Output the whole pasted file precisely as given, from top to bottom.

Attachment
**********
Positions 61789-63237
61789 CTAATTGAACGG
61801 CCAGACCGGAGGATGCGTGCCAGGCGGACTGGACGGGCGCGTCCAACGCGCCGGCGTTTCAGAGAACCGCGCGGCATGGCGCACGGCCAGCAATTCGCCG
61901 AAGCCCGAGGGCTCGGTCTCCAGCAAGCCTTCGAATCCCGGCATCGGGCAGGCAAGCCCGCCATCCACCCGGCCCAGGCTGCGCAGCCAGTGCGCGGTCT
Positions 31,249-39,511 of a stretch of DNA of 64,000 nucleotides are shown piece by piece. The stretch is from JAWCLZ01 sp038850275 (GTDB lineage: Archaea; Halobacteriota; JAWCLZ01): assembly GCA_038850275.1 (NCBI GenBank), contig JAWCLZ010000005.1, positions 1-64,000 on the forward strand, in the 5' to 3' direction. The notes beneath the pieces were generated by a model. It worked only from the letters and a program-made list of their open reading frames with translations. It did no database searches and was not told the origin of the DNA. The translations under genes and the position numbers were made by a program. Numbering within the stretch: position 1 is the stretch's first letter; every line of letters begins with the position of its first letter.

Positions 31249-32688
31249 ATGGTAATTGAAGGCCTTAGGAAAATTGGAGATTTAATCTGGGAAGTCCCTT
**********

Positions 61789-63237
61789 CTAATTGAACGG
61801 CCAGACCGGAGGATGCGTGCCAGGCGGACTGGACGGGCGCGTCCAACGCGCCGGCGTTTCAGAGAACCGCGCGGCATGGCGCACGGCCAGCAATTCGCCG
61901 AAGCCCGAGGGCTCGGTCTCCAGCAAGCCTTCGAATCCCGGCATCGGGCAGGCAAGCCCGCCATCCACCCGGCCCAGGCTGCGCAGCCAGTGCGCGGTCT
Positions 31,249-39,511 of a stretch of DNA of 64,000 nucleotides are shown piece by piece. The stretch is from JAWCLZ01 sp038850275 (GTDB lineage: Archaea; Halobacteriota; JAWCLZ01): assembly GCA_038850275.1 (NCBI GenBank), contig JAWCLZ010000005.1, positions 1-64,000 on the forward strand, in the 5' to 3' direction. The notes beneath the pieces were generated by a model. It worked only from the letters and a program-made list of their open reading frames with translations. It did no database searches and was not told the origin of the DNA. The translations under genes and the position numbers were made by a program. Numbering within the stretch: position 1 is the stretch's first letter; every line of letters begins with the position of its first letter.

Positions 31249-32688
31249 ATGGTAATTGAAGGCCTTAGGAAAATTGGAGATTTAATCTGGGAAGTCCCTT